Saturday, 20 February 2010

They think it's all over but it isn't

My favourite thing I discovered this week is this. At the halfway stage of extra time in the 1966 World Cup Final between England and West Germany, with England leading 3-2, the announcer on the BBC overseas service broke off the radio commentary. It was time for the news. After five minutes of world events, with presumably thousands of expats east of Suez screaming at the radio, they went straight to ten minutes of enlightened public service radio called ‘Sudan Commentary’. The service returned to Wembley just as the final whistle blew. One of the corporation men at Bush House said, ‘I suppose the reason for breaking into the game is that the news is sacrosanct. Not everyone is interested in football, but everyone is interested in the news, so to speak. But I suppose it would have been better to have dropped Sudan Commentary.’

The interesting thing about the television coverage of the 1966 World Cup final is that they didn't have the endless pre-match discussion and post-match post-mortems that we would have today. On BBC's World Cup Grandstand, they broke off at regular intervals for the cricket, Glamorgan v. West Indies. And on ITV’s World of Sport they also covered the Australian Pools results and the wrestling.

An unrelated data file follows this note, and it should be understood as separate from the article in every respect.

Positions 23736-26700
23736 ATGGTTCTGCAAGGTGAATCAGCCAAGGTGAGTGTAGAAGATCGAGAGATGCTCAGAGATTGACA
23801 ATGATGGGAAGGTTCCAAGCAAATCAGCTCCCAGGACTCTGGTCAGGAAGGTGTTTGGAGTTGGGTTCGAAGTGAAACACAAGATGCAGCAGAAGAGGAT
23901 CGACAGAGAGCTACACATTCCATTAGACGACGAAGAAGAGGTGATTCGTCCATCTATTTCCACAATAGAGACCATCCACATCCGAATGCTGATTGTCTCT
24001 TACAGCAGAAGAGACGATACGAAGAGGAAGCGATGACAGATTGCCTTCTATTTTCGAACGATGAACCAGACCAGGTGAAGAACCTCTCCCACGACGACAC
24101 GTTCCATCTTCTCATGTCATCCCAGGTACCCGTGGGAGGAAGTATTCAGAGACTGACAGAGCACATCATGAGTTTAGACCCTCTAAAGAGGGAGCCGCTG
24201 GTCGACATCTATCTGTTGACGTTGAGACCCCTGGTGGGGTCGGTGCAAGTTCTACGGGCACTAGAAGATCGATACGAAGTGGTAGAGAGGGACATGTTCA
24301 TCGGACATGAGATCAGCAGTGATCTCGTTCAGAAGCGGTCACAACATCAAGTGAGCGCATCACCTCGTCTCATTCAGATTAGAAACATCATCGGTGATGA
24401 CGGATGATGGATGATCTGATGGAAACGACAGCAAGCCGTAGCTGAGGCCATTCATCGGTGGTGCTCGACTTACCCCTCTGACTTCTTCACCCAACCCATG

Autre temps, autre moeurs ...

Mundane quote for the day: ‘The net curtain is itself a sophisticated kind of purdah – a touch of Eastern promise in suburbia. After lighting-up time the more exhibitionist householder does not immediately close his main curtains, but for an hour or so gives his neighbours the pleasure of looking in through the net upon the silhouettes of a television supper or the preliminaries to a dinner party ... The twitching of the net curtain, far from being merely interfering or neurotic, is in fact a precondition of the best in the mutual helpfulness of community life.’ – Nicholas Taylor, The Village in the City

No comments:

Post a Comment